William Martin and Rosa Blood were married on Jan. 5, 1870.  William was 41 years old, Rosa was 29.  It was William’s second marriage and Rosa’s

Rosa Blood Martin in the early years of her marriage

Rosa Blood Martin in the early years of her marriage

first. 

What prompted these two people to marry?

 In her memoir Amy Martin says that William’s first wife died in childbirth.   William was caring for his 13 year old daughter  alone. He must have wanted both the comforts of a wife and a caretaker for his daughter, but what of Rosa?

Rosa’s life was difficult at best.  Her mother died when she was twelve years old and she ran the household for a year until her father remarried. Uncle Gordon’s notes, based on his mother’s stories say Rosa was raised in a ” formal, frigid atmosphere masked as Godliness.  Stepmother made a slave of Rosa, large washing and care of family undermined her health.  Rosa started teaching at 16 years of age and kept at it for 11 years. Rosa choked pretty bad at times.  Almost 29 when married-had favorite but didn’t get him-often said she wished she could see him- knew William only a short time.”

Rosa was poor, sick, heartbroken, and growing too old to be marriageable.  Her choices were marriage to an older man she didn’t love or life as a penniless schoolteacher whose family held little affection for her.  Marriage to William was the better of two bad choices.

 The couple prospered for a time.  The Martins had a pleasant home with a live-in servant.  Regardless of what affection they may or may not have shared they had six children over a fourteen-year period. William was successfully invested in logging, a flour mill, a grocery and Great Lakes shipping.   Unfortunately, much of William’s success was based on borrowed money.  When a depression hit in 1885, coupled with the sinking of one of his boats, the family was left with very little.  William and Rosa had watched as their infant son Charles died in 1881 and then lost their four year old son ,William, in 1884.  Now they were faced with  struggling to provide for their four remaining children.

 Finally William went West to Dakota, but found little to support him there.  He continued on to Dayton, Oregon where her rented a small house.  The rest of the family joined him there.  Things were not easy for the Martins in Oregon.  William continued to try to support his family  through both farming and investments.  Rosa and the children helped as well. Economic hardship could not have helped their marriage, but they continued to work together.   I will have more to say about the family’s struggles in Oregon in part II of this narrative.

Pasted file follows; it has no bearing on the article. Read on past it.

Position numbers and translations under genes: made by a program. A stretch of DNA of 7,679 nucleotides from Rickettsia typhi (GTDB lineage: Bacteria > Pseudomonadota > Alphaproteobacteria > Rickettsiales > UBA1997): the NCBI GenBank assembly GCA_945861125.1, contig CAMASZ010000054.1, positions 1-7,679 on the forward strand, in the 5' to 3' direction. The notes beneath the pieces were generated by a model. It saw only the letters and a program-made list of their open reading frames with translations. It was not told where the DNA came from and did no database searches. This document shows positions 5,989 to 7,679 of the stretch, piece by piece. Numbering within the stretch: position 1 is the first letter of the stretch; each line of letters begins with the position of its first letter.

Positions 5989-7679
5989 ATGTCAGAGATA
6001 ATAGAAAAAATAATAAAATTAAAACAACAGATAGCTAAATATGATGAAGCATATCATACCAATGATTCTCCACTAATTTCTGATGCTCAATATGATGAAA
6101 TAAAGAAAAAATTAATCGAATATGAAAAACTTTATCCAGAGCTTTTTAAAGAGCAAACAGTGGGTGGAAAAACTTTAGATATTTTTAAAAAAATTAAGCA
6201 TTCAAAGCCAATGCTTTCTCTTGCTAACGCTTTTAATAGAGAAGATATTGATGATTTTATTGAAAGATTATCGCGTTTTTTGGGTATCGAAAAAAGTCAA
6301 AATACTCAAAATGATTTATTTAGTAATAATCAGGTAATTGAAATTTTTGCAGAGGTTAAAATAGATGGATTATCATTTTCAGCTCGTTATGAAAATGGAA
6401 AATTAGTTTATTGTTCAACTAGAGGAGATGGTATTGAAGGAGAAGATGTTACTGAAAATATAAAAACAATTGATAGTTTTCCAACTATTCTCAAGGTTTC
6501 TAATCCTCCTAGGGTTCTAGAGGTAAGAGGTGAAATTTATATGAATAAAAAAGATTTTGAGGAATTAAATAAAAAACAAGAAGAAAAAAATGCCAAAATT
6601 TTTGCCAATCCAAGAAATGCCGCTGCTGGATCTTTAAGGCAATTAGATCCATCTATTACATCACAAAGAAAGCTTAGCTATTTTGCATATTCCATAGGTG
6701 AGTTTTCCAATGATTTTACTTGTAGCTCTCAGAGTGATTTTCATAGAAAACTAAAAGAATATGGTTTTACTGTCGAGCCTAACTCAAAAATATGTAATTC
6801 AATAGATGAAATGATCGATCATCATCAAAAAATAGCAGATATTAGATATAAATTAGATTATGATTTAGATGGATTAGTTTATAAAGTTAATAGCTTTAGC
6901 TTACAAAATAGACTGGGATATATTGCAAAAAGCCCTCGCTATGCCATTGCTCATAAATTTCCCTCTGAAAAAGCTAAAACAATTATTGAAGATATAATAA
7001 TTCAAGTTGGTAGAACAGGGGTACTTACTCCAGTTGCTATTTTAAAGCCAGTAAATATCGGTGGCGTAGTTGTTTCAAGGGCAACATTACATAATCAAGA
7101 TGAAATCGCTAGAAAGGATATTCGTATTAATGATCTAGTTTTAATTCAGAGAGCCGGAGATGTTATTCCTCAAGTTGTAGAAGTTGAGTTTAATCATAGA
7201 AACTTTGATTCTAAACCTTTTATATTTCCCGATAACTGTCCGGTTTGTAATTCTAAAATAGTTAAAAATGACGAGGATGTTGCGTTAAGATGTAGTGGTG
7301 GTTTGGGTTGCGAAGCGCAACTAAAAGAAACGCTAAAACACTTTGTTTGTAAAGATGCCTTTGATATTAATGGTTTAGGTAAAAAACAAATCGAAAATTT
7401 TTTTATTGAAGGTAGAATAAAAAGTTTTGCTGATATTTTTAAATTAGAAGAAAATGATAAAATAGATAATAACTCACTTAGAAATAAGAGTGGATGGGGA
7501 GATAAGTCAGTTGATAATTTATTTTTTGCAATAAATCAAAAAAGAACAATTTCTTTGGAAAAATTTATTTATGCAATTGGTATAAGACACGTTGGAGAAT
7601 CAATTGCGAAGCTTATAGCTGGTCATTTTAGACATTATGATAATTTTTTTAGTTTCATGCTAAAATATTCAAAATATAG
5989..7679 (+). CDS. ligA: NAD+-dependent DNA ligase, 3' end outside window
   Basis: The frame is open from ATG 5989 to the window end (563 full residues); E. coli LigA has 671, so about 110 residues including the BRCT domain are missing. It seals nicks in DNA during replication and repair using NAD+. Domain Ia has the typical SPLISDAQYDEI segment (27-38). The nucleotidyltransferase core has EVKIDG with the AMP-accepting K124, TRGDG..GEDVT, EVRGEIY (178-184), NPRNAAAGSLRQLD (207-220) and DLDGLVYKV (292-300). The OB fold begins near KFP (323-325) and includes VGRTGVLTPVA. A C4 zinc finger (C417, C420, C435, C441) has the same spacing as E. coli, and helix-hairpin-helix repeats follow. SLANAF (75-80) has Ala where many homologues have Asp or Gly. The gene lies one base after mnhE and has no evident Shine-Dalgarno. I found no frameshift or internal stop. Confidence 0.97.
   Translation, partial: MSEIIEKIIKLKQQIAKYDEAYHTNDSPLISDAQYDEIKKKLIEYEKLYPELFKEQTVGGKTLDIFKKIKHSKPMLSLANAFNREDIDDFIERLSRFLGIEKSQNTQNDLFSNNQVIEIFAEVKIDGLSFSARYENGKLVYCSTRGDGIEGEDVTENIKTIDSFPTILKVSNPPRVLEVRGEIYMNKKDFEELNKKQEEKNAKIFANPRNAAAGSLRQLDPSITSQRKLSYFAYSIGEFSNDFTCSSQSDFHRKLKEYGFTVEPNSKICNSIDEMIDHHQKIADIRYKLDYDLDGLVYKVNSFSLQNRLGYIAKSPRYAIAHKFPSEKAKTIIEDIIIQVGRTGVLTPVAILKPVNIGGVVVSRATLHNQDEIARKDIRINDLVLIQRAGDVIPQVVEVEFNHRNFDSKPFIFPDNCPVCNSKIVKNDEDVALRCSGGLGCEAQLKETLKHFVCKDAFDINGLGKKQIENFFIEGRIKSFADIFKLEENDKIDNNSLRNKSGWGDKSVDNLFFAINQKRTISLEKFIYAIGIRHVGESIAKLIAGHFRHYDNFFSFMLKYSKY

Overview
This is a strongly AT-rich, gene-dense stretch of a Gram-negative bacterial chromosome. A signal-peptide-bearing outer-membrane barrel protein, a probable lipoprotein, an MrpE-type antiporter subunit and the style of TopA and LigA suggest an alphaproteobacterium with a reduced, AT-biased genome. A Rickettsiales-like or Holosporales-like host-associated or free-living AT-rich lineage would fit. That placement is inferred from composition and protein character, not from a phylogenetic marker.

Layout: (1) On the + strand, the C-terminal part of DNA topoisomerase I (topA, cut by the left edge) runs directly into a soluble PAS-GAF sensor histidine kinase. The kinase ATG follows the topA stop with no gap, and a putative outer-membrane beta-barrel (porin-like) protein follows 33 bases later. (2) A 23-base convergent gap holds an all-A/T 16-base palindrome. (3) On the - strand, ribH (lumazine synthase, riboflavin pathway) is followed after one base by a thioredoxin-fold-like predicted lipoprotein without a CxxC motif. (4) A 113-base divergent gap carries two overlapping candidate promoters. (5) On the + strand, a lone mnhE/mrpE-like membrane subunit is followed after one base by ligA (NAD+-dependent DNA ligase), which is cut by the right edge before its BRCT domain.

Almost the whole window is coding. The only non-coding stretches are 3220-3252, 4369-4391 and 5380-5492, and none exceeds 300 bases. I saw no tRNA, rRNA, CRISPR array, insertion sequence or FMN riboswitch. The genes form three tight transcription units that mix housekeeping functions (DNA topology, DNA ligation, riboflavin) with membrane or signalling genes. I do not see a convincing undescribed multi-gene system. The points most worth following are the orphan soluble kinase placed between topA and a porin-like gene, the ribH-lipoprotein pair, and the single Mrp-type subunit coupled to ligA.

Yes, October 1 is really International Day of Older Persons, at least according to the United Nations and who am I to argue with the UN.

I was completely unaware of International Day of Older Persons until a desperate need to find a blog post for this week drove me to Google to search for things that happened on October 1.  Older Persons Day seemed suitable for a genealogy post, so I tried to learn something about it.

Here is a bit taken completely out of context from timeanddate.com:

“International Day of Older Persons is a special day for older persons or senior citizens all over the world. In many countries, politicians make speeches, particularly those responsible for government departments that focus on senior citizens, at this time of the year. Some radios, televisions or newspapers publish interviews with senior citizens on various issues such as achievements they made to create a better society.”

I am particularly fond of the bit about politicians making speeches.  We just don’t get enough of that, especially in this country at this time of year.

My personal plans for celebration include:

1.  Getting older

2.  Finishing this post before I become a Much Older Person and

3.  Perhaps a wee drop of a restorative cocktail.

Now back to the post.  Older Persons Day does make me think about the people in my family history.  I looked into my database to see which ancestors had the longest lives.  I am focusing on those who were Really Older Persons, which I have defined as 95 or older. This is far enough away from my current age to make me feel less like one of them.

Not surprisingly those who lived the longest are those who died in the last half of the 20th century.  Modern medicine has greatly increased life expectancy in the developed world.

Amy Martin

The longest-lived person in my database is Amy Martin, my spouse’s great-aunt.  She was born in 1881 and died in 1982 at the age of 101.   I have written about her several times.  You can read about her here and here.

Henrietta Silver

Marian Cole

 

 

 

 

 

 

 

 

 

 

 

 

The next two Really Older Persons are my mother,and mother-in-law.  They lived to be 99 and 95   We lost them both two years ago within six weeks of each other.  You can read about them here.

Pauline Silver

 

I have told my grandmother Pauline’ story several times.  She was a remarkable woman, the matriarch of the Silver clan and much beloved by all of us.She died in 1977 at the age of 99.   Read some of her story here, here, and here.

Elias Cady

Finally there is the surprisingly long-lived Elias Cady.  Elias may or may not have served in the Revolutionary War.  His birth date is not completely clear, but if you believe the oft-stated date of 1756 Elias lived to be 97, a remarkable age for someone born in the 18th century.  The details of his somewhat murky story can be found here.

There are a few others whose stories I haven’t told.  I will leave those for another day.

What will Pat and I be doing when we are Really Older Persons?  I expect we will be scratching the two hairs left on our ancient heads and trying to come up with another blog post from our cabin under the Martian dome.